That’s when I knew.
I also know that anything great will come back, or doesn’t end in the first place. I had to wrestle with this for a long time, and have finally reconciled the answers in my soul.
The word “victim” swirls around a lot, too. I’m not one. I had a role in this relationship and let him back in my life. But I’m not a victim, let’s be clear. I’ve returned to my power and feel adamantly that I wanted something different. I operated under the assumption that things “would be different” and they were for spells of time. I could not keep up with the roller coaster, so finally had get off. Or maybe he felt like he had to end it. It doesn’t matter. By the end, it wasn’t working.
Really, if I look at a timeline of the relationship, it wasn’t working from the middle, which should have been the end. But when you try to have workarounds and negotiate with yourself, the end is relative.
I was attached to a warm, fuzzy outcome that didn’t exist. I don’t want you to be in this spot. I want to help you reclaim your self-worth, your value, your love for yourself, which is separate from this relationship. If you need to pray or speak to a higher power or go to a yoga class or go clubbing or hike or swim or cook, do that.
Do something that gives you clarity so you can see yourself more accurately than the relationship that might be bringing you down. Allow your prayers to be answered by listening to the universe. When the “signs” are there, see them! I didn’t always do this, and shielded myself from the truth for too long.
I now realize that some things are good to us and other things are good for us. Our love relationships need to be both. It’s not like eating a sleeve of Oreos—that instant gratification situation that feels good in the moment (good to us). It’s more like medicine: taking that disgusting cough syrup that is actually helpful even if it tastes horrendous (good for us).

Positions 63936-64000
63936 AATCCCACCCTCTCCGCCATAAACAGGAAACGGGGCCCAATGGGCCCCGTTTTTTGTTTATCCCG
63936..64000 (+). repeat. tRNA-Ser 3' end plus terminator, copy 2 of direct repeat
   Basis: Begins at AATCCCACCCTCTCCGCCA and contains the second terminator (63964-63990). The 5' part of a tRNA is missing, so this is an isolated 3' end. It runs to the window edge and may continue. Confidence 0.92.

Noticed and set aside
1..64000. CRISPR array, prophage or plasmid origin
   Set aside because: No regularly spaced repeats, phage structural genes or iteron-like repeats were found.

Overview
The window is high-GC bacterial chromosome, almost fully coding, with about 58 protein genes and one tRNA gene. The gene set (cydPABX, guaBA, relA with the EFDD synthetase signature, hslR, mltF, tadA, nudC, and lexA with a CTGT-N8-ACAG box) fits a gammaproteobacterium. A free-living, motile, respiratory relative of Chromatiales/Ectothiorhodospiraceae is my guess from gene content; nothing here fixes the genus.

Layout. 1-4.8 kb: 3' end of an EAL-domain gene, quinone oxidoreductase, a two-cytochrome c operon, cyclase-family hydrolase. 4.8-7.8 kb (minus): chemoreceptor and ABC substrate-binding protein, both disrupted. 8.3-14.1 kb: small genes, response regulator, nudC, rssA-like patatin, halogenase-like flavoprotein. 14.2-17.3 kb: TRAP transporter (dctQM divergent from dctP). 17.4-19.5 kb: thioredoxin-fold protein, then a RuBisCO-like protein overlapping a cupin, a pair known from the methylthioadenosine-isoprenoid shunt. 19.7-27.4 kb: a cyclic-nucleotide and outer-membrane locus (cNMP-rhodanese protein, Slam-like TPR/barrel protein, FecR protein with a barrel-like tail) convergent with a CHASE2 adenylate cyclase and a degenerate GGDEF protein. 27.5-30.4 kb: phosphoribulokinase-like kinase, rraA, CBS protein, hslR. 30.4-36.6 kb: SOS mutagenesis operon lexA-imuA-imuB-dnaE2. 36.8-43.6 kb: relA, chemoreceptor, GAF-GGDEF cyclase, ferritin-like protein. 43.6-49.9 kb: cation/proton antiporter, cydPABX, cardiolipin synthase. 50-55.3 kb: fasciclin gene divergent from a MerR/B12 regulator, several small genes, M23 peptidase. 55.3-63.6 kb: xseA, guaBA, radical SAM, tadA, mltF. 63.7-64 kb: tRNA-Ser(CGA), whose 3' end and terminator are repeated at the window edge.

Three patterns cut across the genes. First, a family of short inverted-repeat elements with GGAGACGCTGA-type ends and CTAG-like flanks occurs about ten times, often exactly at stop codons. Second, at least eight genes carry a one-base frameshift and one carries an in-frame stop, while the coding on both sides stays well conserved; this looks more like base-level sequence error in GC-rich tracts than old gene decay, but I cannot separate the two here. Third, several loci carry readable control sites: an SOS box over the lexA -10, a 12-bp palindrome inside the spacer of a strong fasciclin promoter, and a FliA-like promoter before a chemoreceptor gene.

If you’re considering staying in or leaving your relationship, ask yourself:
Is s/he good to me? Is s/he good for me? Or am I only good to and for him/her?
Does s/he give me what I need from the relationship?
Can I trust him/her?
Can there be a future with him/her?
Does s/he value this relationship with me? Does s/he express that value through actions that match the words?
Do we share the same values and visions?
This general article entitled Why You Should Never Go Back To Someone Who’s Hurt You, by Sofia Wu may also be helpful.
In sum, there’s a beautiful Japanese concept called kintsukuroi. It’s the process of repairing pottery with gold or silver lacquer and understanding that the piece is more beautiful for having been broken. Let’s all consider ourselves in this light: we are more beautiful for having experienced the heartache and having felt “broken.”
May our hearts be filled with gold and be cherished in our next relationships. We are not broken, but repaired more beautifully.
May we be wise and see what’s here now.
Nina Rubin, M.A., is a native New Mexican living in Southern California. Coming from a long line of entrepreneurs, she runs her own Gestalt Life Coaching practice and is starting a food company called The Gourmet Therapist. Originally trained as a Gestalt Psychotherapist, Nina practices as a Gestalt Life Coach working relationally with clients in the present moment. Helping clients gain insight and awareness, identify their needs and create action plans to achieve their goals is her primary focus. An avid cook and baker, she is constantly trying new recipes and looks forward to hosting a breakfast pop-up restaurant. Having flirted with the idea of writing for many years, Nina writes for her blog, Afterdefeat. She is always trying something new or connecting with dear friends and can be found at Sunday meditation sanghas, yoga classes, playing scrabble, and hosting dinner parties. To learn more about working with her, visit Coaching by Nina Rubin.
Editor: Dana Gornall